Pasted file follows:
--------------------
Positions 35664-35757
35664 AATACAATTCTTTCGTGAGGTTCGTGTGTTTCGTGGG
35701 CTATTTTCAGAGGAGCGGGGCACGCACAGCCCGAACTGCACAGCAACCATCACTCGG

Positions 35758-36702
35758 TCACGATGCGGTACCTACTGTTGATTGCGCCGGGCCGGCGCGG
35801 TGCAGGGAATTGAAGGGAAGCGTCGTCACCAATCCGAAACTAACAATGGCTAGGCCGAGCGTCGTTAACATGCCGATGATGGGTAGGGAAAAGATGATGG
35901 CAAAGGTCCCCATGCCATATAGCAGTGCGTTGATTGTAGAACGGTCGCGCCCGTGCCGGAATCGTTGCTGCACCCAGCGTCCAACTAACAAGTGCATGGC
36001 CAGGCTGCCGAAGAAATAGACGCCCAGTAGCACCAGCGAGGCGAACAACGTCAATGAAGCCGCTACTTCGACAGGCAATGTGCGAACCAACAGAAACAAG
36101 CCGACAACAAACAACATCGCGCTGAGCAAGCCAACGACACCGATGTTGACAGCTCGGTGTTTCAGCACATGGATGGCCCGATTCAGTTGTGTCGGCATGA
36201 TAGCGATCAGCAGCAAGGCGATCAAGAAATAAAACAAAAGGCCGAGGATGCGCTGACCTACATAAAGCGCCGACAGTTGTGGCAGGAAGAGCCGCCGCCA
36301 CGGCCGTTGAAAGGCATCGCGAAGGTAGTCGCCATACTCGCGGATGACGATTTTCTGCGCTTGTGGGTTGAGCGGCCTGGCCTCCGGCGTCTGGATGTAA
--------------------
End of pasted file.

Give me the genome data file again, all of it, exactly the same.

Positions 35664-35757
35664 AATACAATTCTTTCGTGAGGTTCGTGTGTTTCGTGGG
35701 CTATTTTCAGAGGAGCGGGGCACGCACAGCCCGAACTGCACAGCAACCATCACTCGG

Positions 35758-36702
35758 TCACGATGCGGTACCTACTGTTGATTGCGCCGGGCCGGCGCGG
35801 TGCAGGGAATTGAAGGGAAGCGTCGTCACCAATCCGAAACTAACAATGGCTAGGCCGAGCGTCGTTAACATGCCGATGATGGGTAGGGAAAAGATGATGG
35901 CAAAGGTCCCCATGCCATATAGCAGTGCGTTGATTGTAGAACGGTCGCGCCCGTGCCGGAATCGTTGCTGCACCCAGCGTCCAACTAACAAGTGCATGGC
36001 CAGGCTGCCGAAGAAATAGACGCCCAGTAGCACCAGCGAGGCGAACAACGTCAATGAAGCCGCTACTTCGACAGGCAATGTGCGAACCAACAGAAACAAG
36101 CCGACAACAAACAACATCGCGCTGAGCAAGCCAACGACACCGATGTTGACAGCTCGGTGTTTCAGCACATGGATGGCCCGATTCAGTTGTGTCGGCATGA
36201 TAGCGATCAGCAGCAAGGCGATCAAGAAATAAAACAAAAGGCCGAGGATGCGCTGACCTACATAAAGCGCCGACAGTTGTGGCAGGAAGAGCCGCCGCCA
36301 CGGCCGTTGAAAGGCATCGCGAAGGTAGTCGCCATACTCGCGGATGACGATTTTCTGCGCTTGTGGGTTGAGCGGCCTGGCCTCCGGCGTCTGGATGTAA